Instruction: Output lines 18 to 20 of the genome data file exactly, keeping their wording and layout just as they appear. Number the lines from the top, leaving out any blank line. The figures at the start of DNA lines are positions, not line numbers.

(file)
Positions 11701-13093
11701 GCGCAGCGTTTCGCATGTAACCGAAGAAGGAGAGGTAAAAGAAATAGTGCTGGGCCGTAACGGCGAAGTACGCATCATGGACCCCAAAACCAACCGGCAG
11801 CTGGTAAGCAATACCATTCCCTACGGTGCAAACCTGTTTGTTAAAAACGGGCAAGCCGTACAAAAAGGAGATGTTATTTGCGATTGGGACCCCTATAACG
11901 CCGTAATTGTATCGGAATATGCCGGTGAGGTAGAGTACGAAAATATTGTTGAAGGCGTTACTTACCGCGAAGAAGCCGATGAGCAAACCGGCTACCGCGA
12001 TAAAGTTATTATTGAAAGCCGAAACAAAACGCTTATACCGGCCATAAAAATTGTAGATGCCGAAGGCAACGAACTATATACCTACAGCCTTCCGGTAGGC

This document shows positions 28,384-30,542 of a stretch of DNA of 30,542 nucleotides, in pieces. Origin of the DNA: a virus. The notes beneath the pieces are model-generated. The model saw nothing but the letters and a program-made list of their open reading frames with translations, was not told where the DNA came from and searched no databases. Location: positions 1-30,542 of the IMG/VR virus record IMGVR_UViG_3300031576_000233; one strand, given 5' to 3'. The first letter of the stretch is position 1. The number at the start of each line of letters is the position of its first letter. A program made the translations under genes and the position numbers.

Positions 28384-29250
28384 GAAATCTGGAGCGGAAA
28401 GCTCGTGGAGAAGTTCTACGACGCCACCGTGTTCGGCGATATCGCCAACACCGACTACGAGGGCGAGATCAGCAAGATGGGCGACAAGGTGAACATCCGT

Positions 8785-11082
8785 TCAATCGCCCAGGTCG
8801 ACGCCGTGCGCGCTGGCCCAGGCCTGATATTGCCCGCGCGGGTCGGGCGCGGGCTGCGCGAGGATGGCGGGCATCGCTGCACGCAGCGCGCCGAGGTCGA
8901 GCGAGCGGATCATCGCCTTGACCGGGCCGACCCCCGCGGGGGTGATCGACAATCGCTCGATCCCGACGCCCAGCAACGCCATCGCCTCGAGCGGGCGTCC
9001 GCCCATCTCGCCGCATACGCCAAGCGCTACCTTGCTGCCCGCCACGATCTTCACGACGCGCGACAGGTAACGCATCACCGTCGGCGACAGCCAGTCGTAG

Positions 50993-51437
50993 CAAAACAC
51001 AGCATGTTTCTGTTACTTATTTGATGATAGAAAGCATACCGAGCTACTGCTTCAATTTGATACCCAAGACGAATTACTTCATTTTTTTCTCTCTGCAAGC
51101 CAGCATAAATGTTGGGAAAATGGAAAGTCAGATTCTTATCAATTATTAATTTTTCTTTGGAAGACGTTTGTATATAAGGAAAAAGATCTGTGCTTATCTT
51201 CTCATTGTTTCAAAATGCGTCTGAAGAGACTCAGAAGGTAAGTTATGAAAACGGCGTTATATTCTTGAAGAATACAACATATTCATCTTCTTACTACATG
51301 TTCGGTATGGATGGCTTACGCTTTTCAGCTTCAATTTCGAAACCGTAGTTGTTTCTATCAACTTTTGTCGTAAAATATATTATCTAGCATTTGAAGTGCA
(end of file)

51101 CAGCATAAATGTTGGGAAAATGGAAAGTCAGATTCTTATCAATTATTAATTTTTCTTTGGAAGACGTTTGTATATAAGGAAAAAGATCTGTGCTTATCTT
51201 CTCATTGTTTCAAAATGCGTCTGAAGAGACTCAGAAGGTAAGTTATGAAAACGGCGTTATATTCTTGAAGAATACAACATATTCATCTTCTTACTACATG
51301 TTCGGTATGGATGGCTTACGCTTTTCAGCTTCAATTTCGAAACCGTAGTTGTTTCTATCAACTTTTGTCGTAAAATATATTATCTAGCATTTGAAGTGCA